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Top Judge Says Chinese Courts' Functions Expanded
Chinese courts have begun to handle cases such as Internet-related crimes and disputes over intellectual property rights in new technology development and in the stock market over the past five years, said China's top judge Sunday.

Xiao Yang, president of China's Supreme People's Court, said that Chinese courts have been expanding their trial functions to meet the situation brought about by the development of the socialist market economy and China's accession to the World Trade Organization.

At a national conference on court work held every five years, Xiao said the new types of civil suits and intellectual property disputes are occurring more and more frequently in recent years.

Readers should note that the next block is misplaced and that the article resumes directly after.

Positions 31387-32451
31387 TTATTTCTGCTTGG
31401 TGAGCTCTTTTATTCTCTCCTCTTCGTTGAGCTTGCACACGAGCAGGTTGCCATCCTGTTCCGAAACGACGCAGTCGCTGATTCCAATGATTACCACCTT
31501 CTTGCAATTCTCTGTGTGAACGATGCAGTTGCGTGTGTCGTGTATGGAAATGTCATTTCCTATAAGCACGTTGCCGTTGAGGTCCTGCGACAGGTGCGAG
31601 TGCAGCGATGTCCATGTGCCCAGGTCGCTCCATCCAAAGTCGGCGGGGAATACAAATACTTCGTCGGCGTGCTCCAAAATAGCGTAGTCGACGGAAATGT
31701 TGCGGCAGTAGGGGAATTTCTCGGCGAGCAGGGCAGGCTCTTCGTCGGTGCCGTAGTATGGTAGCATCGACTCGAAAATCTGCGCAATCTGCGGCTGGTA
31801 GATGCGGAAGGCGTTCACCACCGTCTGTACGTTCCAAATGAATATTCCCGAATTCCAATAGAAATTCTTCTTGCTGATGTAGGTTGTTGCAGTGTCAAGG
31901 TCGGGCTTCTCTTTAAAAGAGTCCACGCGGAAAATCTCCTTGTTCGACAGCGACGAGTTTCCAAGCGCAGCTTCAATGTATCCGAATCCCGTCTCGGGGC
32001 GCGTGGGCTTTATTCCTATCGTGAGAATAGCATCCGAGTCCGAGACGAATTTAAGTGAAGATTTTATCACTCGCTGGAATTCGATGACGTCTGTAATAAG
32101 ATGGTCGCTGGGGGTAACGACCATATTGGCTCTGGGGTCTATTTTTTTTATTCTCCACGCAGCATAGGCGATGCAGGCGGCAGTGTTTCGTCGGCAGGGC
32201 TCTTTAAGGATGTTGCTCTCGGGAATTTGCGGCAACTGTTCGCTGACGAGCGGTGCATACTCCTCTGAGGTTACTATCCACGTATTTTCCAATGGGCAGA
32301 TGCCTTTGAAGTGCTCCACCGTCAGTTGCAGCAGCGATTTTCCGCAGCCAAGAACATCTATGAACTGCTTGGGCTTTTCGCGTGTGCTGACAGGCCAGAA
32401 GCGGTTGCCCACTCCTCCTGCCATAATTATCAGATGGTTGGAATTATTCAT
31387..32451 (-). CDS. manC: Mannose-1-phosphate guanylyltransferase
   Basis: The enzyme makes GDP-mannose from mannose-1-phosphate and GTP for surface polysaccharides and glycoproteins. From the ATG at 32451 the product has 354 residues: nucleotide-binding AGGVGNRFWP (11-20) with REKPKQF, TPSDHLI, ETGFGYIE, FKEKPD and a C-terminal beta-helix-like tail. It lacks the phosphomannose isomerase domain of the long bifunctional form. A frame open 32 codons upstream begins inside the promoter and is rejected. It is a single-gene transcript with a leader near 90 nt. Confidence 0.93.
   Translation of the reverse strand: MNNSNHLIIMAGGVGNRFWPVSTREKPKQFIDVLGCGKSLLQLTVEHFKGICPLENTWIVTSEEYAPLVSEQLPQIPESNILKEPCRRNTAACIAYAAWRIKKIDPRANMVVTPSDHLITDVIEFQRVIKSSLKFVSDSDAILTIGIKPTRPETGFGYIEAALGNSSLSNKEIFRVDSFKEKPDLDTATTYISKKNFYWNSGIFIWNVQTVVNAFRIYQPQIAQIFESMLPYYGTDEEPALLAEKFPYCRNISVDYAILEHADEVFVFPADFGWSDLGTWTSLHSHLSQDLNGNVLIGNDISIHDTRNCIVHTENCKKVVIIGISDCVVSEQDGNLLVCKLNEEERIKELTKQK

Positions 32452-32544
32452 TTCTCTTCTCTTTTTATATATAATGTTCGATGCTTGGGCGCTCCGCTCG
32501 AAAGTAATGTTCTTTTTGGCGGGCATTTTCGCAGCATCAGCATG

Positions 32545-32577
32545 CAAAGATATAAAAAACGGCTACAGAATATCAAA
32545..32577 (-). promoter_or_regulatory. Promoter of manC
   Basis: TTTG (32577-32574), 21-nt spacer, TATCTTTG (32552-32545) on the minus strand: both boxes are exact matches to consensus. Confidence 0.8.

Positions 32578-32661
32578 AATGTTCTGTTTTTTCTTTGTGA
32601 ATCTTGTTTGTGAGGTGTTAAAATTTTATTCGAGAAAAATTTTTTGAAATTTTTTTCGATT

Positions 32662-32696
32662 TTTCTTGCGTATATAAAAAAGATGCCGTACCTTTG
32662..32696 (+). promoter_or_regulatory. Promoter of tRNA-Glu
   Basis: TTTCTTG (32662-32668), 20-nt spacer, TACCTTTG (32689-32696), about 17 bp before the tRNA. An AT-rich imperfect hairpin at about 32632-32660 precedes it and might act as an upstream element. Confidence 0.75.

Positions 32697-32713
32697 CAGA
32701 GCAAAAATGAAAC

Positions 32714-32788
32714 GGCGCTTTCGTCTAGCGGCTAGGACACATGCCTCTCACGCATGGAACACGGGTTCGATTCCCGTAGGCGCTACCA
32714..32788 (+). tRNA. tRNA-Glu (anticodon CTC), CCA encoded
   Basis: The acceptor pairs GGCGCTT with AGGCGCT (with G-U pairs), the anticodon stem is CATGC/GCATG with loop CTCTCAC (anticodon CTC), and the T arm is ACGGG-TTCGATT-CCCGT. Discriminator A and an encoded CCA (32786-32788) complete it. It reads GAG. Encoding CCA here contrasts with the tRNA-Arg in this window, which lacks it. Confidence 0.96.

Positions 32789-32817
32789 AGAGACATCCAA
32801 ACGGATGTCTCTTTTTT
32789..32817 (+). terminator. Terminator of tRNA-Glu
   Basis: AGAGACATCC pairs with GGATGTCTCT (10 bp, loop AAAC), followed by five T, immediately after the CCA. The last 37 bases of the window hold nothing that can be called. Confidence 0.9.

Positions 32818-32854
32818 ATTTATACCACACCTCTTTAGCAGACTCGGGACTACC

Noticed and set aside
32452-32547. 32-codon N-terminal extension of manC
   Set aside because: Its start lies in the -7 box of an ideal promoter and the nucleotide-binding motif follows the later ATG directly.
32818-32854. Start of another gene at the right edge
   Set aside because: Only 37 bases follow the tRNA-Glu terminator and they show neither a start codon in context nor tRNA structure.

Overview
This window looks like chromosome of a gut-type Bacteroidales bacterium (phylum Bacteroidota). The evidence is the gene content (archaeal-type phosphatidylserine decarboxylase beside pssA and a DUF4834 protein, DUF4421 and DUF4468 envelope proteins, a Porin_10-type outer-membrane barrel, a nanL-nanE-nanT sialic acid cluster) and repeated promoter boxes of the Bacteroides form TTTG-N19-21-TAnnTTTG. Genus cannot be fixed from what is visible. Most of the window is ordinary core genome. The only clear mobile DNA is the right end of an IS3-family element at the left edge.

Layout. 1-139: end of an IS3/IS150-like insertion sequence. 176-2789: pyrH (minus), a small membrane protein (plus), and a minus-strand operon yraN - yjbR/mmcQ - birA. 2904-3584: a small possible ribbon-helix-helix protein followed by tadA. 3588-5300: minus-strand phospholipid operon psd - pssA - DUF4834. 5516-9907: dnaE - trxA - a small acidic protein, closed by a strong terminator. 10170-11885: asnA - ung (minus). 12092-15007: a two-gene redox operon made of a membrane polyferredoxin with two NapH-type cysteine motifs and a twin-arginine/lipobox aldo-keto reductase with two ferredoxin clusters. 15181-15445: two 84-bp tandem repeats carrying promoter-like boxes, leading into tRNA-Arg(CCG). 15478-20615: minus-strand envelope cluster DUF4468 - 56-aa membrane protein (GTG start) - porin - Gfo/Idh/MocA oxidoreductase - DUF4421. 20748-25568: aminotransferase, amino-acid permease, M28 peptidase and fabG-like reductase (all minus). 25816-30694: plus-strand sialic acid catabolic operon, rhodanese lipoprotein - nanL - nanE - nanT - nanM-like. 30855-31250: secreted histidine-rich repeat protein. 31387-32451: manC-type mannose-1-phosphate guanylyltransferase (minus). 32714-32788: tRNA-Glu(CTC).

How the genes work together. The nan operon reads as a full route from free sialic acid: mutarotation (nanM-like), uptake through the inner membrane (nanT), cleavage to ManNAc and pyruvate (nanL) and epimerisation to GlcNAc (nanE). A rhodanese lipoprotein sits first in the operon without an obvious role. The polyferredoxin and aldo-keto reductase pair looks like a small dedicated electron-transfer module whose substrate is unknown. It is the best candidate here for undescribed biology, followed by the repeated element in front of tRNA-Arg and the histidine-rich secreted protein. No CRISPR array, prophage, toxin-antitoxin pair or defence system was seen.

The new civil suits consist mainly of computer- or Internet-related crimes, fraudulent statements at the stock market, competing registrations of domain names, and the use of fraudulent trademarks, while intellectual property disputes occur mainly in the development of software, biotechnology and new plants. There are also cases on anti-dumping and anti-subsidy, and disputes in telecommunications, postal and other fields.

In the five years ending November this year, Chinese courts handled 40.5 million cases, an increase of 31.14 percent from the previous five years, along with improvements in their judicial skills, Xiao said.

The courts will continue to mete out justice, improve efficiency, and promote judiciary reform to offer a more favorable social environment for the nation's endeavor to build a relatively affluent society in an all-round way, he said.

(Xinhua News Agency December 23, 2002)

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